First Nations ‘yes’ campaign leaders break silence with statement

First Nations leaders involved in the 'Yes' campaign for the Voice have released a statement accusing Australians of committing a "shameful act" by voting down the referendum on October 14.
'yes' campaign statement

First Nations leaders involved in the ‘Yes’ campaign for the Voice have released a statement accusing Australians of committing a “shameful act” by voting down the referendum on October 14.

More than 60% of Australians voted ‘no’ in the referendum.

The statement from First Nations leaders marks the end of a “week of silence” to mourn the result. It is anonymous.

What it said

The statement said there was “nothing positive to be interpreted” from the referendum result. The authors said it made Australia “less democratic”.

It blamed the result on the Coalition, but also accused “the mainstream media” of “favouring a ‘false sense of balance over facts'” and unleashing “a tsunami of racism against our people”.

“That people who came to our country in only the last 235 years would reject the recognition of this continent’s First Peoples… is so appalling and mean-spirited as to be utterly unbelievable…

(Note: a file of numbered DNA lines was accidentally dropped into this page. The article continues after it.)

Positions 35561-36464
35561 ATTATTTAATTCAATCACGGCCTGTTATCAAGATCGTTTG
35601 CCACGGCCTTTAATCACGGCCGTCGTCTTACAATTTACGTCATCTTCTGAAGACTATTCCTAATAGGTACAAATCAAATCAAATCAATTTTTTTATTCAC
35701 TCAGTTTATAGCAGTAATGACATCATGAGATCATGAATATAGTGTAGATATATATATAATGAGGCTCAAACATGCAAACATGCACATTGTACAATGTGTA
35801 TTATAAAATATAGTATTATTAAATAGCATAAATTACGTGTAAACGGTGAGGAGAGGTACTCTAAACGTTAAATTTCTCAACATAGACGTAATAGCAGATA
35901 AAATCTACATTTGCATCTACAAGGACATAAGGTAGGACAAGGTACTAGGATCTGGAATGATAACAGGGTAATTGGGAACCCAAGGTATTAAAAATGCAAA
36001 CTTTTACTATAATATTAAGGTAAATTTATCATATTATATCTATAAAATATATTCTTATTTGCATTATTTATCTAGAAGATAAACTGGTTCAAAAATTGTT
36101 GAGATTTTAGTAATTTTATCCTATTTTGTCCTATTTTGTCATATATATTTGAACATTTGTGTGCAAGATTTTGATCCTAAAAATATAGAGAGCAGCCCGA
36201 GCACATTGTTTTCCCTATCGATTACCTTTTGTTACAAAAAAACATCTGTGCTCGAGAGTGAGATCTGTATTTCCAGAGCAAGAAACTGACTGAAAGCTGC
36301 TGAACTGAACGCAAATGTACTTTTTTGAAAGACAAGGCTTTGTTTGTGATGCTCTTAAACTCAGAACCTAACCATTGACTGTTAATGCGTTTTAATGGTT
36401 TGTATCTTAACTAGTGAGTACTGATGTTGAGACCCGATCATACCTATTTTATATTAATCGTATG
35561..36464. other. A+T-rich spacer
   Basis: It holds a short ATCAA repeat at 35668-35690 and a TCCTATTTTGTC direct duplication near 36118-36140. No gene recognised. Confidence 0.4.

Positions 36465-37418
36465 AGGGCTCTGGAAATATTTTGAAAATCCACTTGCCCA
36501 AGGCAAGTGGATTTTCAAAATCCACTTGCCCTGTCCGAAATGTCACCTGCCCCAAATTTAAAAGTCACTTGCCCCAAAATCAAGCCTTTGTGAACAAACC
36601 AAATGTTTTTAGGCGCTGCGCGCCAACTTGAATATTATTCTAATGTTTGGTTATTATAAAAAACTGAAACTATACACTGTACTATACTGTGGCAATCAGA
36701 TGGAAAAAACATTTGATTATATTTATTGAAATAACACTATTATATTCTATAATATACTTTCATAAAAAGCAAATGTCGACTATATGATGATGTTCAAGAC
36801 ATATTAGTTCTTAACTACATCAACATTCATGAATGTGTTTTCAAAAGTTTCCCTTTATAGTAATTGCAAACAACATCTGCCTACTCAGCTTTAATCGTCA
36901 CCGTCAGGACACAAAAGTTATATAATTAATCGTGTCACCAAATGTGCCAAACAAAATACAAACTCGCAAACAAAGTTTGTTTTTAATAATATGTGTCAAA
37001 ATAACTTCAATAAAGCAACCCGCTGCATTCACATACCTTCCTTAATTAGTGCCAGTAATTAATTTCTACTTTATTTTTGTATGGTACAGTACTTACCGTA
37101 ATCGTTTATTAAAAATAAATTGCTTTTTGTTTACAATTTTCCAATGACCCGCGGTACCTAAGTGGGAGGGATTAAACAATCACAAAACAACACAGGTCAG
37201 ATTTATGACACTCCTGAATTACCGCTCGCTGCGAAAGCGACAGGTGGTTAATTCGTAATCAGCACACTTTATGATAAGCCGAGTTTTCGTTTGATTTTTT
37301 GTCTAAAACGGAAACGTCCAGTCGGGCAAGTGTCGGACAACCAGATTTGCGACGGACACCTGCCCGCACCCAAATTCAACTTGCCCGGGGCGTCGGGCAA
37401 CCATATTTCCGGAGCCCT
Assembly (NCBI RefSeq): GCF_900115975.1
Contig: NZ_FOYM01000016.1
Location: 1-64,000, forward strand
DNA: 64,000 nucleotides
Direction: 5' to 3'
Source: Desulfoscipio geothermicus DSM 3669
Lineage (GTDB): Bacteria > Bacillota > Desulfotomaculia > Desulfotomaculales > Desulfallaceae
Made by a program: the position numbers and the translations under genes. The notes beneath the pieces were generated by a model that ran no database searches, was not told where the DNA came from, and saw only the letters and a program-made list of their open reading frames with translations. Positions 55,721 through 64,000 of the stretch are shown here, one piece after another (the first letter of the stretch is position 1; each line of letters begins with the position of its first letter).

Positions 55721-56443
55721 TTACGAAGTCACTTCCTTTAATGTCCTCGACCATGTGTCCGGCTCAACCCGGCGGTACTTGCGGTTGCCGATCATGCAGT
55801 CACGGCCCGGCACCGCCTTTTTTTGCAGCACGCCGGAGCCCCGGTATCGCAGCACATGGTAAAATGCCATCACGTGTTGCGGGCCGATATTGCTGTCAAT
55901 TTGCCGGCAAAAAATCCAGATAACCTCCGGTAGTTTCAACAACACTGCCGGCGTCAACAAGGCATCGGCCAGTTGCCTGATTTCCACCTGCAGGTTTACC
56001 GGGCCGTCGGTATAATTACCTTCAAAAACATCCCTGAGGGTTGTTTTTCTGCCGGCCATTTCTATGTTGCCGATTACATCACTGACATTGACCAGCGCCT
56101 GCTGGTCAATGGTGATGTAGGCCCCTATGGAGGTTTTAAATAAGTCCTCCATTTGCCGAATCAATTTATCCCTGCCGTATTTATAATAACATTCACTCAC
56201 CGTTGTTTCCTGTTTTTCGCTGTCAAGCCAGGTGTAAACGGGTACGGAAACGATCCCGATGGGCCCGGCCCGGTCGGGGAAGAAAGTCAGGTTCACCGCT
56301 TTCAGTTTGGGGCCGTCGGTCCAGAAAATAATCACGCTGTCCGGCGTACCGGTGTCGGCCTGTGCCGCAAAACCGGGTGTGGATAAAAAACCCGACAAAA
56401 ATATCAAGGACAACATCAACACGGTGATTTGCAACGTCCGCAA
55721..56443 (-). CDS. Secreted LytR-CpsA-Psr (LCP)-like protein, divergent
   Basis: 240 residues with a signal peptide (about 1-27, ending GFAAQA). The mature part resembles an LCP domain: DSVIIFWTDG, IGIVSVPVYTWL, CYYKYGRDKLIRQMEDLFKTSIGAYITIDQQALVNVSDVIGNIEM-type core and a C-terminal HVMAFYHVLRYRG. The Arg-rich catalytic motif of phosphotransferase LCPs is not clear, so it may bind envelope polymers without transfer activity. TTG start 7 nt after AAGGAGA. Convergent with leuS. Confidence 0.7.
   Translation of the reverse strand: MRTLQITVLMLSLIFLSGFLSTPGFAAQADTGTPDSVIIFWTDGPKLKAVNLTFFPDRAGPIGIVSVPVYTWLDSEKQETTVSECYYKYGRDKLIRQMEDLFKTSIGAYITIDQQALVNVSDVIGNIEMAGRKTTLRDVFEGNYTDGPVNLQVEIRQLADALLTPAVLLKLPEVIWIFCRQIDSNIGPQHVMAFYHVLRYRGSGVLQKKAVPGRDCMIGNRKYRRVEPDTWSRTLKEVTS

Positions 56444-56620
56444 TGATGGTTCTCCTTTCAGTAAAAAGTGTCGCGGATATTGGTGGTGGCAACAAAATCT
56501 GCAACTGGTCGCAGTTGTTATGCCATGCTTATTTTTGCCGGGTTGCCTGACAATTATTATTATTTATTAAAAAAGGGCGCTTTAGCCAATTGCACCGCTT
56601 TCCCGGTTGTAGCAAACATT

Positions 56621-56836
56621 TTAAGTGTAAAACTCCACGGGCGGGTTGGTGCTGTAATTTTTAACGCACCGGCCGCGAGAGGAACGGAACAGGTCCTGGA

“Australia is our country… Always was. Always will be. It is the legitimacy of the non-Indigenous occupation in this country that requires recognition, not the other way around.”

First Nations leaders from the ‘yes’ campaign’s statement 

Voice campaign leaders’ position

The authors said they would consider establishing an Aboriginal and Torres Strait Islander Voice outside of the political system to give independent advice.

“Rejection of constitutional recognition will not deter us from speaking up to governments, parliaments and the Australian people,” the statement read.

Who wrote the statement?

The statement does not include a list of authors, so it is unclear which leading figures from the ‘Yes’ campaign endorse its message.

It has been shared on social media on pages formally affiliated with the 2017 Uluru Statement from the Heart. However, campaign group ‘Yes23’ has not shared it.

On Sunday, Nine newspapers reported an early draft of the statement had sparked disagreement among First Nations leaders.

Government response

Prime Minister Anthony Albanese has not yet commented on the statement. However, he did say on Friday: “We respect the outcome in our democracy.”

Albanese has been reluctant to clarify whether the Government remains committed to the other elements of the Uluru Statement from the Heart. These include a treaty and a national ‘truth-telling’ process.

Opposition response

Nationals Leader David Littleproud, who campaigned against the Voice, said today he could “understand and appreciate the disappointment.”

“This was a democratically determined outcome by the Australian people.”

“Nobody, no group is above the institution of our democracy,” he added.

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